Peso sets new 4-year high at 41.68 to dollar after credit rating upgradeBy Michelle V. Remo
Philippine Daily Inquirer
MANILA, Philippines—The peso strengthened Thursday to hit a new four-year high as the market rejoiced the credit-rating upgrade for the Philippines granted by Standard & Poor’s.
The local currency closed at 41.68 against the US dollar, up by 15 centavos from the previous day’s finish of 41.83:$1.
The last time the peso hit at least as strong as 41.68:$1 was on March 24, 2008, when the local currency ended the trading day at the same exchange rate against the greenback.
Intraday high hit 41.60:$1, while intraday low settled at 41.73:$1. Volume of trade amounted to $808.10 million from $1.19 billion.
The appreciation of the peso came following the release of a report saying Standard & Poor’s raised the Philippines long-term foreign currency rating from BB to BB+, or from two notches to one notch below investment grade.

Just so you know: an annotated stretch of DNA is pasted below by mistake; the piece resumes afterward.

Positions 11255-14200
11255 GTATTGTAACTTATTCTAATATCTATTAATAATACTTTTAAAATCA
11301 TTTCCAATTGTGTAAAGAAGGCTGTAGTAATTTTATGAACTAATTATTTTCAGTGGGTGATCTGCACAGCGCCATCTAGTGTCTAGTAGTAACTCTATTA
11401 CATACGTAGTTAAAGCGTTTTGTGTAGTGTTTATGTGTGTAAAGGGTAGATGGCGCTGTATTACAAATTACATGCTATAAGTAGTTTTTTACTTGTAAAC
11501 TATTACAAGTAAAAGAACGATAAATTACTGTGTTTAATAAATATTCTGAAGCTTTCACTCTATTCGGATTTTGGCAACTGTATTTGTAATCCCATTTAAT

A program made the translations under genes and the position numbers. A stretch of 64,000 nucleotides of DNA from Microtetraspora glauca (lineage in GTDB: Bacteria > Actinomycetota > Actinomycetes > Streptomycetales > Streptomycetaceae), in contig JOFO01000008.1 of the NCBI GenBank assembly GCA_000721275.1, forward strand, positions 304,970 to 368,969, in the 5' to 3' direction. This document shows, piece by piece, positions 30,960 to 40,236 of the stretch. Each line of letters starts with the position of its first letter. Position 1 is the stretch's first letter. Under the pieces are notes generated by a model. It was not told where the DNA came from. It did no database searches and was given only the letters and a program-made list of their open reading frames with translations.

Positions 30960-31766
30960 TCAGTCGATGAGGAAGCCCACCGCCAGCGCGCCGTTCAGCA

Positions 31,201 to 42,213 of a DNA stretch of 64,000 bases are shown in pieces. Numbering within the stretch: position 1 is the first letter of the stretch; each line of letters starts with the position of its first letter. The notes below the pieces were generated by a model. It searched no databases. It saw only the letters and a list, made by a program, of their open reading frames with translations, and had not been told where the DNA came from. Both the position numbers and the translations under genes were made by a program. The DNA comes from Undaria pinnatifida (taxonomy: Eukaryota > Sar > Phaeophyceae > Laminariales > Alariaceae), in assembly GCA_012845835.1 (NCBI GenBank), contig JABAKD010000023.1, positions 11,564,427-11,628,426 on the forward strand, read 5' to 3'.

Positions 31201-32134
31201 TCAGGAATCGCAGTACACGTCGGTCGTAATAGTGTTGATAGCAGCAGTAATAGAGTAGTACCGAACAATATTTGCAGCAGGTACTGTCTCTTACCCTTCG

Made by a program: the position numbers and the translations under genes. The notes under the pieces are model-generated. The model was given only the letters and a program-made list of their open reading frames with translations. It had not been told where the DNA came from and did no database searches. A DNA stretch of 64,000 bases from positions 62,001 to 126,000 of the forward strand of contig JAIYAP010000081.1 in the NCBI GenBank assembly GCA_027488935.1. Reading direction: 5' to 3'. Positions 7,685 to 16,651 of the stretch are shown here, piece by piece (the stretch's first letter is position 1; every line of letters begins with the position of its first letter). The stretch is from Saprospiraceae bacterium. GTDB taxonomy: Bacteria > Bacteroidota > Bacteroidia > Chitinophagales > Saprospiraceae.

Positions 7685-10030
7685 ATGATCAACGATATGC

S&P said its decision was based on the country’s improving credit profile, characterized by a declining debt burden and rising external liquidity that makes it able to service its liabilities to foreign creditors.
From a peak of 84 percent in 2004, the national government’s outstanding debt as a proportion of the country’s gross domestic product had gradually fallen until reaching only about 50 percent to date.
Moreover, the Philippines’ reserves of foreign currencies, or the gross international reserves (GIR), hit a historic high of $77 billion earlier this year. The amount was enough to cover for 11 months worth of imports and was equivalent to about six months of the country’s short-term debts denominated in foreign currencies.
Traders said the upgrade of the country’s credit rating boosted the appetite of fund owners for peso-denominated assets.
Purchases of peso-denominated stocks pushed the Philippine Stock Exchange Index (PSEI) to close at 5369.98, up by 15.26 points from the previous day’s finish.
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